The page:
There’s nothing worse than a boss that keeps changing his or her opinions and assignments depending on their mood or a book they read this week. Chaotic decisions increase the insecurity and frustration of your team, so you better find your strategy and stick to it.

If you do find some new methods you want your staff to follow, make sure they don’t contradict the general direction you are taking. Otherwise, you risk making your team take one step forward and two steps back.

2. Set Goals​ and Track Progress in Reaching Them

Set individual and collective goals​ for your team and track the progress in reaching them. This might sound obvious at first, but too often we find ourselves stuck between daily customer requests and monthly reports, and the bigger goal or vision seems to fade away.

According to Elon Musk (and many other successful CEOs around the Globe), it’s crucial to have a clear and motivating aim to where the company is heading. His aim for the space transportation company SpaceX is “to make humankind a multi-planetary species”.[1] That’s a huge goal but the company is slowly moving closer to it by reaching smaller steps and milestones, like launching self-landing rockets. This is also a very inspiring and meaningful goal that helps employees endure the company’s extremely high expectations and 60 to 70-hour work weeks.[2]

Even if your goals are not as grand, setting and reaching milestones will give you a clear insight into the team’s overall efficiency and daily progress. With time, you will be able to see the weak spots and improve your results.​

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3. Demand Learning from Your Team

CEO of print on demand startup Printful, Davis Siksnans, believes that:[3]

“The key for a company going through rapid growth is to empower your employees’ self-development.”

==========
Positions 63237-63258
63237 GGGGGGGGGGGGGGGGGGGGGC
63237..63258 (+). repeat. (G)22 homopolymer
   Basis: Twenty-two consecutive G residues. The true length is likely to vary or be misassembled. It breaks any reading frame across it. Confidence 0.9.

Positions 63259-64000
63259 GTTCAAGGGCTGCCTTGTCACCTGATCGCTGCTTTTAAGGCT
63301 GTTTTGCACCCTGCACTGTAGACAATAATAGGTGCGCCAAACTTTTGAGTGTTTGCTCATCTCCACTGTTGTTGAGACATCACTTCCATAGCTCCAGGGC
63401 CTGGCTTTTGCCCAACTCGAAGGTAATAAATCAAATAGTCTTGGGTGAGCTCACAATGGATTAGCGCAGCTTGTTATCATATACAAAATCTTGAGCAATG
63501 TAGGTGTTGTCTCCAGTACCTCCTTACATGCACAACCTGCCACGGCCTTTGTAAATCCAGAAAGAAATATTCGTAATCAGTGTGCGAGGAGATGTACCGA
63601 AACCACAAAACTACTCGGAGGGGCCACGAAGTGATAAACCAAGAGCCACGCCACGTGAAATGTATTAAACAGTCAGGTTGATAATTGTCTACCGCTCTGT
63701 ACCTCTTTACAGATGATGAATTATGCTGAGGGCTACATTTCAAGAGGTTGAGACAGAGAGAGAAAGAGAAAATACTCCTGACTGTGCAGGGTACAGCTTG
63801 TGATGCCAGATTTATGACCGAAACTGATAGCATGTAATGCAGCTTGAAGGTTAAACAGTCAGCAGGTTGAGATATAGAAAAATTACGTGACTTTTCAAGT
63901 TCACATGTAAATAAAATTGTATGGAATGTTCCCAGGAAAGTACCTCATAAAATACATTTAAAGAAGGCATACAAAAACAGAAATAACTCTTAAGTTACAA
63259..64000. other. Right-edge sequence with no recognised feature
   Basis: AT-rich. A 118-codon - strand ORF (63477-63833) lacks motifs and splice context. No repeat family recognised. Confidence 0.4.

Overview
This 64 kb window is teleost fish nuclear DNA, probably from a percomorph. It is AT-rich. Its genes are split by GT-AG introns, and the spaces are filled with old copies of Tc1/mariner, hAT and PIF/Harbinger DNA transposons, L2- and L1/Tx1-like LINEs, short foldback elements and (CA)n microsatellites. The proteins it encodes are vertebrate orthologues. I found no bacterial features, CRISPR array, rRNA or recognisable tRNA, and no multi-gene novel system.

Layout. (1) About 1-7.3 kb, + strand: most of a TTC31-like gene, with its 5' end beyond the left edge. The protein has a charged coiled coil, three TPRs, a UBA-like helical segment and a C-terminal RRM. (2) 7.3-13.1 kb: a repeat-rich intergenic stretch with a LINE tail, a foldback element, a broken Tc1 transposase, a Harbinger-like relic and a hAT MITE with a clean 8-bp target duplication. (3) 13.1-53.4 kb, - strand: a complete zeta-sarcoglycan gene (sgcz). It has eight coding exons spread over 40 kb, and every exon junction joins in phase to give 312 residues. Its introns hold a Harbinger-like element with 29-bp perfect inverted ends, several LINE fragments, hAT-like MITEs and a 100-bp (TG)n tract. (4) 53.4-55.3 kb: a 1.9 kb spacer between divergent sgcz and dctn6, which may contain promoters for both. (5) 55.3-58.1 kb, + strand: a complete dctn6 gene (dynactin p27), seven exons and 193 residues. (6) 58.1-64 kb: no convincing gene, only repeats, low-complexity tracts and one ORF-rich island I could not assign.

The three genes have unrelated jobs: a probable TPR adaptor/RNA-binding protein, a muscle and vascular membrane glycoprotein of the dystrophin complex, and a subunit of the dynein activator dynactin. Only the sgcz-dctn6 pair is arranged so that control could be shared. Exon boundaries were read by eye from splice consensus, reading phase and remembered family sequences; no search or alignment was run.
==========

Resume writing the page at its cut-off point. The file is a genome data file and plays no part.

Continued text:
His company with 500 employees spanning two continents demands a culture of learning and provides all the tools necessary to do it.

Their idea is –  as the company scales, people have to grow in their positions too, which means that they have to be constantly learning. Siksnans says:

“We try to hire people for what they might become, but they need to have that drive.“

Alternatively, you can provide educational courses for your employees or invite informal lecturers to educate and inspire your team. You can also encourage peer-to-peer learning by asking employees to teach their particular experience or skill to co-workers.

4. Invest in a Pleasant Work Environment

Studies show that a well-designed office environment can increase your team’s overall performance by as much as 20%. You’ll be surprised to see that even very small interior tweaks that don’t require major investments can improve your workers’ performance.

Some ideas for a more productive and pleasing work environment:

  • Invest in modern furniture – offer ergonomic chairs, standing desks, and individually arranged workplaces​.